Regulation, Minimum Wage and Informality: Introduction to Symposium

4 Pages Posted: 13 Nov 2017

See all articles by Kaushik Basu

Kaushik Basu

Cornell University - Department of Economics; IZA Institute of Labor Economics; Brookings Institution

Stefan Dercon

University of Oxford - Department of Economics

Ravi Kanbur

Cornell University; Centre for Economic Policy Research (CEPR); IZA Institute of Labor Economics

Jan Svejnar

School of International and Public Affairs, Columbia University, NY, USA; CEPR; IZA; CERGE-EI; University of Ljubljana

Date Written: November 2017

Abstract

Are markets in developing and transition economies over‐regulated or under‐regulated? This is a perennial question in the development discourse, but one for which answers appear to come more from preset ideology than from context‐specific analysis and evidence. These issues become even more pressing when the debate turns to the links between regulation, deregulation and inequality. The recent experience of rising inequality in many countries has also brought to the fore predictable policy positions. A key aspect of labor regulation in developing countries, and one becoming more prominent in the era of rising inequality, is the minimum wage. The range of issues around regulation, minimum wage and informality was addressed by papers presented to a conference held in New Delhi on December 17–18, 2014. The conference was co‐sponsored by the World Bank, UK Department for International Development, Cornell University and Columbia University. The organizers of the conference were Kaushik Basu, Stefan Dercon, Ravi Kanbur and Jan Svejnar. A selection of papers from the conference which passed the usual review procedures of the Review of Development Economics, and a further selection of papers from those submitted to the journal, form this symposium.

Suggested Citation

Basu, Kaushik and Dercon, Stefan and Kanbur, Ravi and Svejnar, Jan, Regulation, Minimum Wage and Informality: Introduction to Symposium (November 2017). Review of Development Economics, Vol. 21, Issue 4, pp. 935-938, 2017. Available at SSRN: https://ssrn.com/abstract=3069213 or http://dx.doi.org/10.1111/rode.12341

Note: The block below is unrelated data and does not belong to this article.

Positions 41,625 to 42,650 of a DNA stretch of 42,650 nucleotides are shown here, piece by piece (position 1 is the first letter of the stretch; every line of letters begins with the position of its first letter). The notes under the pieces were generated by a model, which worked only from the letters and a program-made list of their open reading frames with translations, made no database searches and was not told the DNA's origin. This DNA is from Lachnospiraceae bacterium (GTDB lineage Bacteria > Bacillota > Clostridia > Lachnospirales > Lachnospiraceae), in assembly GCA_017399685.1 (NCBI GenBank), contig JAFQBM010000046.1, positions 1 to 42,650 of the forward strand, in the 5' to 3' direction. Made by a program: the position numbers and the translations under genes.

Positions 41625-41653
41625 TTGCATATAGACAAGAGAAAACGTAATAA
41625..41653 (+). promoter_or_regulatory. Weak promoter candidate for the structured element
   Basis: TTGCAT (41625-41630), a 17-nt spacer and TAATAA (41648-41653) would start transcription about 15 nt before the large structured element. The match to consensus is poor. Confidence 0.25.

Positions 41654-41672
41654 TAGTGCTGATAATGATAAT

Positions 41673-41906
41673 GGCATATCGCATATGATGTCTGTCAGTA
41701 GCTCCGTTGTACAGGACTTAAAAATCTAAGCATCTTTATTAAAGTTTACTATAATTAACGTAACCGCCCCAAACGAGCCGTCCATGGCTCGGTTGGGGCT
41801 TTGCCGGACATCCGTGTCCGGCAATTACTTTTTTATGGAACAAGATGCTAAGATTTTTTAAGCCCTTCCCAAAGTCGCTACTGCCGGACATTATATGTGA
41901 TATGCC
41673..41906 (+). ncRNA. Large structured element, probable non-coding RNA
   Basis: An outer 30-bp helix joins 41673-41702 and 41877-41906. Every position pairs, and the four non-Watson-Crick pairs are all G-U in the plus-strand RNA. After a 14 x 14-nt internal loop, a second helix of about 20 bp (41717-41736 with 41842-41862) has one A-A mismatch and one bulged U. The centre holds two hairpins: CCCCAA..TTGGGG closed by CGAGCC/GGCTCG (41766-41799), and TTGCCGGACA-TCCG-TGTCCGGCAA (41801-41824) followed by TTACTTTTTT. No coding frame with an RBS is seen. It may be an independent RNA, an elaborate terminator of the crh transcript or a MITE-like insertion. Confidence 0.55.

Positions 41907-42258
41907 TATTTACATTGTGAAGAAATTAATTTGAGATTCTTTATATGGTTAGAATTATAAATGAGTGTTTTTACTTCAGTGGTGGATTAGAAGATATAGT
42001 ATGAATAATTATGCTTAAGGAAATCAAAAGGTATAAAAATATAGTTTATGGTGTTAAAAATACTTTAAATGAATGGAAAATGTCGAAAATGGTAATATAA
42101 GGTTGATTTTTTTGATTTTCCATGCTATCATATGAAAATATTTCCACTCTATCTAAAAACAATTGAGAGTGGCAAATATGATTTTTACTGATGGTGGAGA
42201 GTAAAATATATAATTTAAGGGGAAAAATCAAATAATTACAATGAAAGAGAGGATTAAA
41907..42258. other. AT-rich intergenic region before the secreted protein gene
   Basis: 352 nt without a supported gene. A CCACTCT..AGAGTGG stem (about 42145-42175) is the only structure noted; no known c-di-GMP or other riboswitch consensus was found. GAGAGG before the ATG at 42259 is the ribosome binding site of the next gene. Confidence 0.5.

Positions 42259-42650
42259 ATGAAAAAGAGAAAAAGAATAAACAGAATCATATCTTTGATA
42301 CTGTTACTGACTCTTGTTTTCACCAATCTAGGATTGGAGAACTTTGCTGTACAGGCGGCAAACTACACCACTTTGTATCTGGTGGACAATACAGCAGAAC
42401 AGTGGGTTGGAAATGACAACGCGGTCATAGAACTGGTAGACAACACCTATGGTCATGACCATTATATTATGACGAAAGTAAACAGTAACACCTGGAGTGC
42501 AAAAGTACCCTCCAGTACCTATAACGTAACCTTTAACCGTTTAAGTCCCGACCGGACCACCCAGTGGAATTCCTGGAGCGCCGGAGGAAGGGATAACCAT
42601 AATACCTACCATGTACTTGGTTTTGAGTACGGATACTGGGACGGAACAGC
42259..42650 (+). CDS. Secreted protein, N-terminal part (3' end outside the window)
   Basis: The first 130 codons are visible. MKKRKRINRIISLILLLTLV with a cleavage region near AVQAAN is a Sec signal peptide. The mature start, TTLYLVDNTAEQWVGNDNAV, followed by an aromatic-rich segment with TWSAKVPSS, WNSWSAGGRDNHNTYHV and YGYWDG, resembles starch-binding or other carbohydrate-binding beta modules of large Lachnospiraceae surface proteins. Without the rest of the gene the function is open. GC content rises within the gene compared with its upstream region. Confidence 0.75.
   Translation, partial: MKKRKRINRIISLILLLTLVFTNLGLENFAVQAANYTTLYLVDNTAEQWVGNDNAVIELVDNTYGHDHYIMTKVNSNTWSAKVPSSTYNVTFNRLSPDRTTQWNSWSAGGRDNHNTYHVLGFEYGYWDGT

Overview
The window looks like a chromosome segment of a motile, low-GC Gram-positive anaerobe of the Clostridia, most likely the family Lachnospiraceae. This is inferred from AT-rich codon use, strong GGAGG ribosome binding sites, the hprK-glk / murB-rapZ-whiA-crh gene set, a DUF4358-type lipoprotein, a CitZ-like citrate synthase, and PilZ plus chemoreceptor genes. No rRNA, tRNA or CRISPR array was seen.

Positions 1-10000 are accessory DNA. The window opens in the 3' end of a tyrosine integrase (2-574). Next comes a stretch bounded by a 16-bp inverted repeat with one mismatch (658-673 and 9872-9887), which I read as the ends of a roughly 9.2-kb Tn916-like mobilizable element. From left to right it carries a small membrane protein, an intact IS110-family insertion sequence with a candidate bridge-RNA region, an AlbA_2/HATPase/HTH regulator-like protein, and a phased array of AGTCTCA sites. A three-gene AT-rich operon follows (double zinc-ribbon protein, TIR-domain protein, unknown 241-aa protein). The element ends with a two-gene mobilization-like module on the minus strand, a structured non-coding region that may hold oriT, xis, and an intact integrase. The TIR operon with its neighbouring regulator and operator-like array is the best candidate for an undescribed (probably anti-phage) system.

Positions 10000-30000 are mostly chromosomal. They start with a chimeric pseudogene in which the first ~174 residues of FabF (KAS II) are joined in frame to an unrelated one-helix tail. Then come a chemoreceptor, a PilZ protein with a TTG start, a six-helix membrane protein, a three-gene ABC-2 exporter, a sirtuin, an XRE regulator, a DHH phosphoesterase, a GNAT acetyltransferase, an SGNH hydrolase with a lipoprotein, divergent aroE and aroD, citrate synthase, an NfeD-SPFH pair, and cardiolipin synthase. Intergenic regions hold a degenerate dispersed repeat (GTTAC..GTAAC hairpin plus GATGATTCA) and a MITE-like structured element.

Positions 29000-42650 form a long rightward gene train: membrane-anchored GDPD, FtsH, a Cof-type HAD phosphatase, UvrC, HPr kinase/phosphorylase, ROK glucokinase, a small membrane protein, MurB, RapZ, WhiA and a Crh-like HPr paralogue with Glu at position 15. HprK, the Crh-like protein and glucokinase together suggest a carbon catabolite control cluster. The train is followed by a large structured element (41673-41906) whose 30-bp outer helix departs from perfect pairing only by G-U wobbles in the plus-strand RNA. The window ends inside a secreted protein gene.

Kaushik Basu (Contact Author)

Cornell University - Department of Economics ( email )

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Ithaca, NY 14853-7601
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IZA Institute of Labor Economics

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Brookings Institution ( email )

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Stefan Dercon

University of Oxford - Department of Economics ( email )

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Ravi Kanbur

Cornell University ( email )

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United States
607-255-7966 (Phone)
607-255-9984 (Fax)

HOME PAGE: http://www.kanbur.dyson.cornell.edu

Centre for Economic Policy Research (CEPR)

London
United Kingdom

IZA Institute of Labor Economics

P.O. Box 7240
Bonn, D-53072
Germany

Jan Svejnar

School of International and Public Affairs, Columbia University, NY, USA ( email )

420 West 118th Street
New York, NY 10027
United States

CEPR

London
United Kingdom

IZA

P.O. Box 7240
Bonn, D-53072
Germany

CERGE-EI

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111 21 Prague 1, Prague
Czech Republic

HOME PAGE: http://www.cerge-ei.cz

University of Ljubljana ( email )

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Ljubljana, 1000
Slovenia

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